Danube Drought Reveals Parts of WWII Secret History – Times of India


PRAHOVO: The worst drought in Europe in decades has not only scorched farmland and hampered river traffic, but has also almost forgotten some of the History of the Second World War: The hulls of dozens of German warships from World War II have surfaced from the Danube because the water level has dropped.
In the middle of the mighty river separating Serbia and Romania at the Serbian port of Prahovo, a rusty hull, a broken mast where the swastika flag used to fly, an upper deck where there used to be a command bridge, a barrel leaning with fuel – or even explosive materials – on a pebble dune that has emerged from the water.
The ships, some still loaded with ammunition, belonged to The Black Sea of ​​Nazi Germany fleet deliberately sunk by the Germans as they were withdrawing from Romania as the Soviet troops advanced.
Historians say up to 200 German warships were sunk near Prahovo . in September 1944 Danube gorge known as The Iron Gate on the orders of the fleet commander when they came under heavy fire from the Soviets. The idea behind the deliberate downfall was to at least slow the Soviet Union’s advance into the Balkans. But it didn’t help when Nazi Germany surrendered months later, in May 1945.
The unusually warm weather across Europe this summer has been linked by scientists to global warming and other factors. Falling water levels created dangerous conditions for navigation on many of the continent’s rivers, including the Danube, Europe’s second longest river flowing through 10 countries. The authorities in Serbia have used dredging to keep ships moving.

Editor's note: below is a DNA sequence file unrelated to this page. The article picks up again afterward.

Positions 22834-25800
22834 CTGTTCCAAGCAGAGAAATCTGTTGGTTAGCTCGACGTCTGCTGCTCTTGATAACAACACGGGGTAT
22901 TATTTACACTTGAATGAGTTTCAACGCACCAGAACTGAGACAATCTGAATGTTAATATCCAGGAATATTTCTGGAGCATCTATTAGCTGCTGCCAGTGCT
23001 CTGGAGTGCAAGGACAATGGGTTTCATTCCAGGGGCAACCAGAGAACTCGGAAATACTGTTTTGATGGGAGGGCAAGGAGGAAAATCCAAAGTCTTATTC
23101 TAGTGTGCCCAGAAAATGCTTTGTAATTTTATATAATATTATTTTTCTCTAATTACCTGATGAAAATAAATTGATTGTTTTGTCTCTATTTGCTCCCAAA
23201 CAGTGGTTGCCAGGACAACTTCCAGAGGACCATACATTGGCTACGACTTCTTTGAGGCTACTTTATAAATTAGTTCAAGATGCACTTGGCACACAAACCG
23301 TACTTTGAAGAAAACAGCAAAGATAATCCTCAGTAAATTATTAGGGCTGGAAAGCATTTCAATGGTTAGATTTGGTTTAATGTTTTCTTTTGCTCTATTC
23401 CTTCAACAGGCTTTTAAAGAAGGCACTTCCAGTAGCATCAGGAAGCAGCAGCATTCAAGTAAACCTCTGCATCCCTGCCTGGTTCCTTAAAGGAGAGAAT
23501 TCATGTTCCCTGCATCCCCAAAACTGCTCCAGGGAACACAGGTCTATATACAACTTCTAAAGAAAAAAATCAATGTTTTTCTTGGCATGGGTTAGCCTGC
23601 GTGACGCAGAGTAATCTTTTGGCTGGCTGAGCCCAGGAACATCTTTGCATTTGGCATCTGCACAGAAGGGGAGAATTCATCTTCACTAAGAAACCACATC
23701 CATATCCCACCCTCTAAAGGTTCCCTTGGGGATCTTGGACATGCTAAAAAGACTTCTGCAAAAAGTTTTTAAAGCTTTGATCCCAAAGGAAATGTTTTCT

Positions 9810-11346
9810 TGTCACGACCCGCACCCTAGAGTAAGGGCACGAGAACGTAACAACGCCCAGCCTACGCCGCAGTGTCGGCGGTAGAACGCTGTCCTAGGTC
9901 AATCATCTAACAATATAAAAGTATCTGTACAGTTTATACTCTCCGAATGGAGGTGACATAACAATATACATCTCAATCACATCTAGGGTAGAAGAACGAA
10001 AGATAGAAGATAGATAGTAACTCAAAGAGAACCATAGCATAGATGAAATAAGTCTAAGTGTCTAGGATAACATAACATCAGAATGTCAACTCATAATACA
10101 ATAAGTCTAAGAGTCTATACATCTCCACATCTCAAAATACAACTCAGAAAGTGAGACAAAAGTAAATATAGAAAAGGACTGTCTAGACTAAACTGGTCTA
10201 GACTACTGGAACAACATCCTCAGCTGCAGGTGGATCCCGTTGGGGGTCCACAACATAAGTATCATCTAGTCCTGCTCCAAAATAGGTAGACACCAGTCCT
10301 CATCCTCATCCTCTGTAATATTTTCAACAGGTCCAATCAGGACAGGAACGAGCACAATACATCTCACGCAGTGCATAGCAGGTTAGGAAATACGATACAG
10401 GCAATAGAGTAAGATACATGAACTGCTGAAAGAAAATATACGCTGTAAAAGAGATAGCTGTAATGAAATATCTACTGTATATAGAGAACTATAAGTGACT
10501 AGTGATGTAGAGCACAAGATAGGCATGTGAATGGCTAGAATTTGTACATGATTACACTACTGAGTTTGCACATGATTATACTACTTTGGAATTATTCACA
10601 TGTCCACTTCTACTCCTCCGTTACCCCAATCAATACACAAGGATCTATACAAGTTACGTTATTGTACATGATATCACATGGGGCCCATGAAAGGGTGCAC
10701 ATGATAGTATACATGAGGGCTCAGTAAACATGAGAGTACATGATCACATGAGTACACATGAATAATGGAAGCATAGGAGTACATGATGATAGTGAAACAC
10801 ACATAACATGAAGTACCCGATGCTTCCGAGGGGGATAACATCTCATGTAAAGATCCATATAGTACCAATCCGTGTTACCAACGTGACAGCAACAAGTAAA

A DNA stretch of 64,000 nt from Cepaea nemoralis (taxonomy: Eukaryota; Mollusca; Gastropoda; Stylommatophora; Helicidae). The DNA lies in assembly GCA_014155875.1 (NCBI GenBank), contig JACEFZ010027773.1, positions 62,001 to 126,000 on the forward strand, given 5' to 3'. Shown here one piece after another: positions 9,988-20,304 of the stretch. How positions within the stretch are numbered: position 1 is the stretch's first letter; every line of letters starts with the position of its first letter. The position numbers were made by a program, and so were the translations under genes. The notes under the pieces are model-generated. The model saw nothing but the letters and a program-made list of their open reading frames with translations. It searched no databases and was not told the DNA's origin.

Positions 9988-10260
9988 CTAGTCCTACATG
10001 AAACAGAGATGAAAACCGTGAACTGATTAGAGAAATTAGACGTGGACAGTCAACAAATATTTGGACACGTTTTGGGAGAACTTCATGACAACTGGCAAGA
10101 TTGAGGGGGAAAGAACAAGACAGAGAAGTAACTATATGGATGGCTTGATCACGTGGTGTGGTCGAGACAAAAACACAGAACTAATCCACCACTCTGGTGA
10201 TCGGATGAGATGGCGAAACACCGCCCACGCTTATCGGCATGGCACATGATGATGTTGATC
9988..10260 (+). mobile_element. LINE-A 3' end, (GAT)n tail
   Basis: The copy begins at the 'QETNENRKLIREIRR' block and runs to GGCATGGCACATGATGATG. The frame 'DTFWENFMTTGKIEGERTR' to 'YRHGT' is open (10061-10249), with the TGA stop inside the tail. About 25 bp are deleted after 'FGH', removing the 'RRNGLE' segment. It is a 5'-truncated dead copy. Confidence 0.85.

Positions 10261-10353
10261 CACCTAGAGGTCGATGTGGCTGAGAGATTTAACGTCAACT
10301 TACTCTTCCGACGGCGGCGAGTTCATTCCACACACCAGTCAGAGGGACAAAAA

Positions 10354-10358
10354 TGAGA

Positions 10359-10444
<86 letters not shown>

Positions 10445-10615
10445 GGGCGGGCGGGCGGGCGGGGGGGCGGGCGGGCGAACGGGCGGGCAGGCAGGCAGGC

The wrecks emerging from the depths are an impressive sight, but they have caused decades of trouble for those using the river, and now the Serbian government, with the support of the European Union, is planning to do something about it .
Some of the wrecks were removed from the river by the communist Yugoslav authorities immediately after the war. But most were left behind, hampering shipping, especially in summer when water levels are low. For years there were plans to get the ships out of the muddy waters, but the operation was deemed too risky due to the explosives they carried on board and until recently there was no money to do it.
Now the European Union and the European Investment Bank have agreed to provide loans and grants to finance the operation to remove some ships from Prahovo to improve the traffic capacity of the Danube. The total cost of the operation is estimated at 30 million euros ($30 million), of which approximately 16 million are grants.
“These ships were sunk and have been lying on the riverbed ever since,” said EU ambassador to Serbia, Emanuele Giaufret, during a recent trip to the wreck site. “And this is a problem. It is a problem for the traffic on the Danube, it limits the displacement capacity, it is a danger because certain ships contain unexploded ordnance.”
Accompanying Giaufret was Alessandro Bragonzi, the head of the European Investment Bank in the Western Balkans. He said the project consists of removing 21 sunken ships.
“It is estimated that there are more ships under water, up to 40, but currently obstructing the Danube’s waterway conditions, especially during periods of low water, are 21,” Bragonzi said.
Experts say the salvage operation will consist of removing the explosive material from the sunken ships and destroying the wrecks, rather than dragging the ships out of the river.

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